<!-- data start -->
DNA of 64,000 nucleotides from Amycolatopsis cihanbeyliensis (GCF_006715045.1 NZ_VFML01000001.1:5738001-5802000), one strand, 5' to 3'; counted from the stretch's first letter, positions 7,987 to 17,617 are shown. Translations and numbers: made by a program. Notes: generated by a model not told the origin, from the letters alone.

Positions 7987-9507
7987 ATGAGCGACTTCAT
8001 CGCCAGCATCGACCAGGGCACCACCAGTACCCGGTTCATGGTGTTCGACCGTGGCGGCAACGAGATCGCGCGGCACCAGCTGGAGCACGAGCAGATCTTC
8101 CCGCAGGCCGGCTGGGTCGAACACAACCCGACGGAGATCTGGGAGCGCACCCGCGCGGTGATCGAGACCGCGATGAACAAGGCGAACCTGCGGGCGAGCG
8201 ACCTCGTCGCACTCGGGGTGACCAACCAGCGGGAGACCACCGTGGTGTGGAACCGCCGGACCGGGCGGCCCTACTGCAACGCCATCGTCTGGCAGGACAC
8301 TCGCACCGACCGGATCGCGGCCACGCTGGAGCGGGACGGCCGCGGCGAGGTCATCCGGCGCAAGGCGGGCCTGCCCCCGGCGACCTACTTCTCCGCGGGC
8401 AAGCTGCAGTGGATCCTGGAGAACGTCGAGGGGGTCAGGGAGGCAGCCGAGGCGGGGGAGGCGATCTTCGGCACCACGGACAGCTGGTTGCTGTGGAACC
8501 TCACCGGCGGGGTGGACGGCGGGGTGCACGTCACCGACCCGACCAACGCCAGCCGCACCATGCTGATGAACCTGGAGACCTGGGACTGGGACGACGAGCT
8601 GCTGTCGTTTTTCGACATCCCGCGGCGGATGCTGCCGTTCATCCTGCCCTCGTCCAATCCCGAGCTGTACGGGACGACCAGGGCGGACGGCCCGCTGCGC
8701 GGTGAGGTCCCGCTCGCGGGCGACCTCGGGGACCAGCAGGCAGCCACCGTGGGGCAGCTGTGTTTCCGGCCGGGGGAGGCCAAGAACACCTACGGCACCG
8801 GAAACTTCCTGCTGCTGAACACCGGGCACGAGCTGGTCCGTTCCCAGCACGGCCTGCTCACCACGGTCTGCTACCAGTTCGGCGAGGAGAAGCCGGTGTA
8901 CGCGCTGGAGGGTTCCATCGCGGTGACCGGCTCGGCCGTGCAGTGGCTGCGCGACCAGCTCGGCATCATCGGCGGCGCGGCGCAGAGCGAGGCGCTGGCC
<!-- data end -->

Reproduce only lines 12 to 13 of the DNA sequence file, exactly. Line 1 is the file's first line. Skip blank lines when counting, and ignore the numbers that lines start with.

8801 GAAACTTCCTGCTGCTGAACACCGGGCACGAGCTGGTCCGTTCCCAGCACGGCCTGCTCACCACGGTCTGCTACCAGTTCGGCGAGGAGAAGCCGGTGTA
8901 CGCGCTGGAGGGTTCCATCGCGGTGACCGGCTCGGCCGTGCAGTGGCTGCGCGACCAGCTCGGCATCATCGGCGGCGCGGCGCAGAGCGAGGCGCTGGCC